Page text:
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Phelps is a big Hayek guy -- and his Capitalism & Society Center has dozens of articles posted on the web discussing or referencing Hayek:

Google Search this domain:


I hope this is one of those times to not judge a book by its cover, but I see Jeffrey Sachs, Joseph Stiglitz, and Robert Shiller on the membership roll. I think you can understand my concerns.


We know he cites him, but has he absorbed his teachings?


"I applied once for a fellowship to Stanford to a program on 'Ethics and Society' and I got back a rejection which read "As a student of Buchanan and Tullock, you undoubtedly have philosophical interests, but they have nothing to do with either ethics or society." Seriously!"

Wow, just wow. Do you still have the letter? The attitude towards Public Choice & Austrian Economics has changed quite a bit in 30 years. I never realized how 'left' academia used to be, I 'knew' they were, just not how much. I am glad that's changed/changing.

Phelps seems to have a solid handle on Hayek on the knowledge problem, and if memory serves, Hayek's _The Constitution of Liberty_ was a seminal influence on Phelps.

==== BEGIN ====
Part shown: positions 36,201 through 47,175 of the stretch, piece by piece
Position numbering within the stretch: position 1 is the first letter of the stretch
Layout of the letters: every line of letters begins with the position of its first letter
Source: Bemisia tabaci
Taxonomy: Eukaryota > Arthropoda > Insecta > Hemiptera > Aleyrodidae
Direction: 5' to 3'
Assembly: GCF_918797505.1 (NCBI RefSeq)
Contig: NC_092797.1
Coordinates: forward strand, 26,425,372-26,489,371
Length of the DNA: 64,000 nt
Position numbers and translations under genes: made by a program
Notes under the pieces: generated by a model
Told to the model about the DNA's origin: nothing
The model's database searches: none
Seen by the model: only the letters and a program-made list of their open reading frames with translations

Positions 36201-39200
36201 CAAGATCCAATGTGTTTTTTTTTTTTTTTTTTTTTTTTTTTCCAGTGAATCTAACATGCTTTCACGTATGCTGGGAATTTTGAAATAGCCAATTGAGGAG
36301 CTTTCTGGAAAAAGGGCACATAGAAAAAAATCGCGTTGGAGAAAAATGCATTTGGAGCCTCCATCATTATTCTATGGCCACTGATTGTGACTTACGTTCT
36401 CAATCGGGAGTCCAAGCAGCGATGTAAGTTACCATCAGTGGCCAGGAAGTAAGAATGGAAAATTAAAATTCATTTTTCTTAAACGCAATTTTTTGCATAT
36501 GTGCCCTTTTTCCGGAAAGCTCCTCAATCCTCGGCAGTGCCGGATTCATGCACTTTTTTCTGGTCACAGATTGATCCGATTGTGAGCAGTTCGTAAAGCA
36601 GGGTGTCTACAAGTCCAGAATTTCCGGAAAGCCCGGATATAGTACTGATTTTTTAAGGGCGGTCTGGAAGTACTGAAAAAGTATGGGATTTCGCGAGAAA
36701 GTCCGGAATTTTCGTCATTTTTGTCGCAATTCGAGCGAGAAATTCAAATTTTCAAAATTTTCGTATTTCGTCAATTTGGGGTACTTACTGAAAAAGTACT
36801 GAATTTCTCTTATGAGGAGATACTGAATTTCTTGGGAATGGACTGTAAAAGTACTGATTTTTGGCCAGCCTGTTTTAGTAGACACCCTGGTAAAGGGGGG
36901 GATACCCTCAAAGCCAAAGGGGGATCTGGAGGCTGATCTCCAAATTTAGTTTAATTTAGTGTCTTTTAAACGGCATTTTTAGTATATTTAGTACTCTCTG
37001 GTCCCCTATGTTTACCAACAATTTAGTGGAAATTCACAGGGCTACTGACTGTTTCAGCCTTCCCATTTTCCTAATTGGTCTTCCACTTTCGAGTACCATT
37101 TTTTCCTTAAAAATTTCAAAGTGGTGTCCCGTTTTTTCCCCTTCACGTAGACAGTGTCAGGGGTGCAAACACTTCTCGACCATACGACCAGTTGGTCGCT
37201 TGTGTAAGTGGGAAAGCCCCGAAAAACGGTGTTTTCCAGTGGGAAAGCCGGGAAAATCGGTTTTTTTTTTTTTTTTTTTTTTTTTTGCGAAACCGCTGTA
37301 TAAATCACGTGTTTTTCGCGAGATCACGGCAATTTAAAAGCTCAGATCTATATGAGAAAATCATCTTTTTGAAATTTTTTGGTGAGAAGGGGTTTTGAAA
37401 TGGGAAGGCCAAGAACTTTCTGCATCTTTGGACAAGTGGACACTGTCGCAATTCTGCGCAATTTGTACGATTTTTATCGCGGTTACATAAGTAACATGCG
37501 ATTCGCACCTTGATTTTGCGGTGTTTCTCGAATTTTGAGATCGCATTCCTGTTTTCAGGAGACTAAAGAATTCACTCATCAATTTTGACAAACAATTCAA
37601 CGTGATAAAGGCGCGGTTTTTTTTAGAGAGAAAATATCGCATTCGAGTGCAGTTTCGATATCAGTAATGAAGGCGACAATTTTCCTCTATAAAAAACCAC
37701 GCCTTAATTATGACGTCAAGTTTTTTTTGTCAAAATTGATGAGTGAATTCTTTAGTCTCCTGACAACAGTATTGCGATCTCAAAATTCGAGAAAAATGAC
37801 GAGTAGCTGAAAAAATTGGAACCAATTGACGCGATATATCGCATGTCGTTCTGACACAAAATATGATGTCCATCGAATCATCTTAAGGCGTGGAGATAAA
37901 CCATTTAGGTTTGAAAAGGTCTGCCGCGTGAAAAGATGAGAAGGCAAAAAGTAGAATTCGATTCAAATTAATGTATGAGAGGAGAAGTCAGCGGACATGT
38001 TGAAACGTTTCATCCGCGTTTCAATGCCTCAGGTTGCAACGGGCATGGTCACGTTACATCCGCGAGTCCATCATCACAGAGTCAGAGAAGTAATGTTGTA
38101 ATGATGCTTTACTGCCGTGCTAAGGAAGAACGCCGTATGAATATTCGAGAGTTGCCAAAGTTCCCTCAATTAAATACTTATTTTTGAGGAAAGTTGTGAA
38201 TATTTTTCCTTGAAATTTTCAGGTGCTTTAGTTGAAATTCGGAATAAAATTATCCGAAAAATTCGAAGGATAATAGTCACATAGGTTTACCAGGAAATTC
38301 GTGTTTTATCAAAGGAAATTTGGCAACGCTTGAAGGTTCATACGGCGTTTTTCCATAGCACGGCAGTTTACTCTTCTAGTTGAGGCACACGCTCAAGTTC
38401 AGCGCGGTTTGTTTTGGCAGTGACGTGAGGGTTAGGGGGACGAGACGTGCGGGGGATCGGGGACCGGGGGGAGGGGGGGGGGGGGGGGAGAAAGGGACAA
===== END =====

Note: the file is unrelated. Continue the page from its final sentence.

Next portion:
Anyway, here's Phelps giving a talk on Hayek & capitalism:

And this is Phelps in the Financial Times:

" Joseph Schumpeter’s early theory proposed that a capitalist economy is quicker to seize sudden opportunities and thus has higher productivity, thanks to capitalist culture: the zeal of capable entrepreneurs and diligence of expert bankers. But … most growth in knowledge is not science-driven. Schumpeterian ­economics – Adam Smith plus sociology – captures very little.

Friedrich Hayek offered another view in the 1930s. Any modern economy, capitalist or state-run, is a great soup of private “know-how” dispersed among the specialised participants. No one, he said, not even a state agency, could amass all the knowledge that each participant “on the spot” inevitably acquires. The state would have no idea where to invest. Only capitalism solves this “knowledge problem”."

Very, very nicely done!

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